Fayette County

Lexington council passes $10.10 minimum wage

Citizens filled the chamber for the Lexington Urban County Council’s vote on a minimum wage increase.
Citizens filled the chamber for the Lexington Urban County Council’s vote on a minimum wage increase. Herald-Leader

Lexington’s Urban County Council on Thursday voted to raise the city’s minimum wage.

After listening to dozens of people testify for and against the ordinance for 90 minutes, the council voted 9-6 to gradually raise the minimum wage from the current federal minimum, $7.25 an hour, to $10.10 an hour over the next three years.

On July 1, the minimum wage would increase to $8.20 an hour and would increase to $9.15 an hour on July 1, 2017. The minimum wage would move to $10.10 on July 1, 2018.

Mayor Jim Gray said shortly before the council voted that he would sign the ordinance, which exempts tipped employees and agricultural workers.

Gray had not said if he would sign the ordinance or veto it prior to Thursday’s vote.

31,000people in Fayette County make below $10.10 an hour

“I support this legislation because on balance it is the right thing to do,” Gray said. “Those who rely on minimum wage are long overdue an increase in pay. If it passes tonight, I will sign it and it will become law.”

Gray said he would prefer that Congress raised the minimum wage so it would be the same across the country but Congress has failed to act, he said.

Councilwoman Jennifer Mossotti, the sponsor of the minimum wage ordinance, thanked her colleagues for the nearly nine months of debate after Thursday’s vote.

“I’m extremely grateful to my colleagues,” Mossotti said as she was congratulated and hugged by those who supported the minimum wage increase after Thursday’s vote. “All I did was listen to the community and acted on their behalf.”

A potential road block is a lawsuit challenging Louisville’s minimum wage. Louisville became the first city in Kentucky to raise its minimum wage in December. A group of businesses sued the city, alleging local governments did not have the authority to set the wage floor. That lawsuit is currently before the state Supreme Court. It’s not clear when the court will release a decision. Louisville’s ordinance would raise the minimum wage to $9 over the next three years.

Louisville’s first wage increase took effect in July. Businesses tried to delay that wage increase, but that request was denied by the courts.

Thursday’s vote came after nearly nine months of debate and several public meetings.

In a packed council chamber at city hall, those who opposed the ordinance warned that raising the minimum wage would result in job losses, possible closure of businesses and higher prices.

Bob Quick, the CEO and president of Commerce Lexington, urged the council not to pass the ordinance and to wait until the Louisville case was settled.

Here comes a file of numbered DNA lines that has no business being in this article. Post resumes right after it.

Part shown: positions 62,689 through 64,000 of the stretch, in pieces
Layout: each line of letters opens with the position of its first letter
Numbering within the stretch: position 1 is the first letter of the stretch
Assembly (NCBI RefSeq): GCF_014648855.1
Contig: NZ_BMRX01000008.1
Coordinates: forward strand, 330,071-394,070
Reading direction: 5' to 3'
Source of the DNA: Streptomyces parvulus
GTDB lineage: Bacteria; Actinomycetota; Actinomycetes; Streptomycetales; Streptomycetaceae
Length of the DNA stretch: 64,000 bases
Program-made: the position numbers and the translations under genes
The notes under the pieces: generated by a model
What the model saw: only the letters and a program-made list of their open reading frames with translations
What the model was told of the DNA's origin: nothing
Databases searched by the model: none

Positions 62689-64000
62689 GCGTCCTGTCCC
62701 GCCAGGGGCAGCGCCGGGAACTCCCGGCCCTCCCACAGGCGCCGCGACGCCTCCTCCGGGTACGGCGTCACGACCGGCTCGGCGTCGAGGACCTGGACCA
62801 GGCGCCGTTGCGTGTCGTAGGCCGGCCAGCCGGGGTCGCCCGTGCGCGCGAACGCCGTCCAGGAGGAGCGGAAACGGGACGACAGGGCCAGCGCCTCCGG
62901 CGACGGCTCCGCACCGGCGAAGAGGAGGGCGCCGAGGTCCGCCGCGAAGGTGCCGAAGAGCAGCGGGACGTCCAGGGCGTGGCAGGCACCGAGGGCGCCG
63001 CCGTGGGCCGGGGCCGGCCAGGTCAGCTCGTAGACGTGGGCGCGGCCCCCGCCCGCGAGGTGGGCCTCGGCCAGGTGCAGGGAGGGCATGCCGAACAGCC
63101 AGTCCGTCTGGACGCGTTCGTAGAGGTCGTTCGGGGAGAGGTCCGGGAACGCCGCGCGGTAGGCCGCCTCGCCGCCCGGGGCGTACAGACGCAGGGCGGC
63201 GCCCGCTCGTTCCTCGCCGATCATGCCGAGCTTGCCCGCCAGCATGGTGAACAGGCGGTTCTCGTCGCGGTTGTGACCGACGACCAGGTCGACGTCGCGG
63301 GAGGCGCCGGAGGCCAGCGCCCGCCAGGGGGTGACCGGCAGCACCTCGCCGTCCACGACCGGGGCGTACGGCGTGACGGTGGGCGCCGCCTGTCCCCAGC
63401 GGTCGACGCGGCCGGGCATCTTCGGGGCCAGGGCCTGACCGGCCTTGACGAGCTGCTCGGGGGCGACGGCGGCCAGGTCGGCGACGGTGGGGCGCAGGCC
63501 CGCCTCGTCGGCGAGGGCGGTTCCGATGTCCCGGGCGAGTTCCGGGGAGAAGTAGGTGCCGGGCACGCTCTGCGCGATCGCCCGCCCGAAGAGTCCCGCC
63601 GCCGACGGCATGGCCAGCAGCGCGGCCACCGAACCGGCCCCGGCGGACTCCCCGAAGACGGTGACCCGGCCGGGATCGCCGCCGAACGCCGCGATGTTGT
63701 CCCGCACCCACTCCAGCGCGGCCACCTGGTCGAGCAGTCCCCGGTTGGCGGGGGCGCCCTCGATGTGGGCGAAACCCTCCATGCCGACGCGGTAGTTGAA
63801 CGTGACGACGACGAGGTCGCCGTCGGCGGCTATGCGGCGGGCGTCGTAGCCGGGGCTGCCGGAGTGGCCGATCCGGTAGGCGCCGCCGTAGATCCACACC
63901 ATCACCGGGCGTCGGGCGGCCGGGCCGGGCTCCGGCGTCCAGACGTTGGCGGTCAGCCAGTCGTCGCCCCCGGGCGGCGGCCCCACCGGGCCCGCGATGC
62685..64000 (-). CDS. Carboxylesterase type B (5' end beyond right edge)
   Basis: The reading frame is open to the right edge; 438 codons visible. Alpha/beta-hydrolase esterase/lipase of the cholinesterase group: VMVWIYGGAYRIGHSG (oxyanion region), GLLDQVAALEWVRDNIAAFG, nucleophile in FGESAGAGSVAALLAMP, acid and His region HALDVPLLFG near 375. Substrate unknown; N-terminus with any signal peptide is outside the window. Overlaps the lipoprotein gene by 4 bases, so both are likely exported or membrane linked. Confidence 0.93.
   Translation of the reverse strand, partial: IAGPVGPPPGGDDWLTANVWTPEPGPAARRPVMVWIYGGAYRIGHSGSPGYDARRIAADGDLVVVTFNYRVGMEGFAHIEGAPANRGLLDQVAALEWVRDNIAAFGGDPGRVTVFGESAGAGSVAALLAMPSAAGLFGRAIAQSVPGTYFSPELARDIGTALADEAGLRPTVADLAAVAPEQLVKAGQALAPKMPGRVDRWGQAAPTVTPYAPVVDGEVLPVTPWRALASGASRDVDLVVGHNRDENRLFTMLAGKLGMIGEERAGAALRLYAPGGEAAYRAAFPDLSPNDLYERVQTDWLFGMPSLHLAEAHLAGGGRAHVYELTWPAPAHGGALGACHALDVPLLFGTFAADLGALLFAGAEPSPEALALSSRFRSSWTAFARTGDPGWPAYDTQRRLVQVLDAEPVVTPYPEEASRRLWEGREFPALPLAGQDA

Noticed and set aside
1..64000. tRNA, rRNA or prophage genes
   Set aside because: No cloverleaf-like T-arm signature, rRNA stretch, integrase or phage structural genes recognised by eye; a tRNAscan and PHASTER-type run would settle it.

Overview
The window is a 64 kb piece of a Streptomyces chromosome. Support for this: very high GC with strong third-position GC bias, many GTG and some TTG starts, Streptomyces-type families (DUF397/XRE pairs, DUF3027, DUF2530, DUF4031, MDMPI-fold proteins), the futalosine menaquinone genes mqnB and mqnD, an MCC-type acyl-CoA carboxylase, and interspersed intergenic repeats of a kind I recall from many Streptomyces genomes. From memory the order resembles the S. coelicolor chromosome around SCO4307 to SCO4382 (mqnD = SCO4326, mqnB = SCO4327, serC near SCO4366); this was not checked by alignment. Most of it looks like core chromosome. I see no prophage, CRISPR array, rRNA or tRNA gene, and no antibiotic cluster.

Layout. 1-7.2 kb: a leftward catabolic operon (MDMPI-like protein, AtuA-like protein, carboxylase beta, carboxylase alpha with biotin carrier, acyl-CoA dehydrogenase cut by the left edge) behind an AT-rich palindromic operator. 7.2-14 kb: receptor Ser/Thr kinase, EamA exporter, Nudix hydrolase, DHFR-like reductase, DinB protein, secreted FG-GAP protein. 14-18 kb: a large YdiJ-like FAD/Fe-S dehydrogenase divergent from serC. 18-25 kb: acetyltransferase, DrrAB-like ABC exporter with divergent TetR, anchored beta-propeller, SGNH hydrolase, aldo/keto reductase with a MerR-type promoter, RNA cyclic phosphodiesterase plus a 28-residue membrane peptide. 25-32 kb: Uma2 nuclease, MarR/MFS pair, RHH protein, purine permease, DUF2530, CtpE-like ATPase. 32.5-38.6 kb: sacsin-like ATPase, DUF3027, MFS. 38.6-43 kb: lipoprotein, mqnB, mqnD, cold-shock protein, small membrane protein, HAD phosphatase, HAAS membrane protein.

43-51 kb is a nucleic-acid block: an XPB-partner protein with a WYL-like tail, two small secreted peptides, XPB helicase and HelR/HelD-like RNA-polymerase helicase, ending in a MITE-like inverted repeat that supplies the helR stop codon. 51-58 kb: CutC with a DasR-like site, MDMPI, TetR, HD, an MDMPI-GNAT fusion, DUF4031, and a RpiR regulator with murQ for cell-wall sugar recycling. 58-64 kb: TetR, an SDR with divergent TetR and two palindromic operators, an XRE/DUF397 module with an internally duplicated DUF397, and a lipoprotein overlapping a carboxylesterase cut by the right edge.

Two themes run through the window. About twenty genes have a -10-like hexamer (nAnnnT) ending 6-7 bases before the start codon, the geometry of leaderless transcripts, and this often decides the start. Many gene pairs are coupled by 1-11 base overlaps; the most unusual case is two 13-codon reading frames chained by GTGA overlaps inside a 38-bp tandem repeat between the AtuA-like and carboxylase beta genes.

“We continue to urge more study on this issue and a delay of action until after the Kentucky Supreme Court decides the Louisville case,” Quick said. “We also continue to believe that investments in education and training are the best way to provide better income for working families.”

Other small-business owners told the council that they didn’t feel the council had the authority to raise the minimum wage.

Ginny Saville, the owner of Botany Bay, said she believed in limited government. “You guys are not the boss of me,” she said. “If you want to work for me, you can fill out an application.”

But those who supported the ordinance told the council that too many employees in Fayette County make too little to pay rent, utilities and other costs. Companies that pay $7.25 can’t keep employees, they said.

Steve Polston, the director of the New Life Day Center, said the center has placed more than 150 former homeless people in jobs and in housing. Polston said he supports the minimum wage ordinance. Polston said he is a conservative Republican and former member of the state chamber of commerce.

“People who make $7.25 don’t stay in those jobs,” Polston said.

Sen. Reggie Thomas, Rep. George Brown, Rep. Kelly Flood, all Lexington Democrats, spoke in favor of the ordinance. Thomas, whose wife died this week, said he felt so strongly about the issue he came to speak Thursday.

“It would be better if the state enacted this law,” Thomas said. “The state has not acted yet. I hope that we do it in the 2016 session. We have to honor the dignity of work. This legislation provides people with a hand up, not a hand out.”

According to 2013 U.S. Census data, about 31,000 people in Fayette County make below $10.10 an hour. The 2013 census data shows the majority of those employees work in two sectors —19 percent in retail and 19 percent in restaurants. Of those 31,000, about 54 percent work full time, census American Community Survey data shows.

Lexington joins 30 local governments and 17 states that have raised the minimum wage. The federal government has not raised the minimum wage since 2009.

Thursday’s vote was not a surprise. The council voted 8-6 to put the ordinance on its agenda during an Oct. 27 council work session. No one changed their vote. Councilman Richard Moloney was not at the Oct. 27 work session and was the ninth “yes” vote.

Councilman Bill Farmer proposed a last-minute amendment that would change the minimum wage to $9 an hour over three years. It died 9-6.

Those who voted in support of the minimum wage increase include: Mossotti, James Brown, Jake Gibbs, Shevawn Akers, Peggy Henson, Angela Evans, Vice Mayor Steve Kay, Susan Lamb and Moloney.

Those who voted against the ordinance: Amanda Bledsoe, Russ Hensley, Bill Farmer, Fred Brown, Jennifer Scutchfield, Kevin Stinnett.

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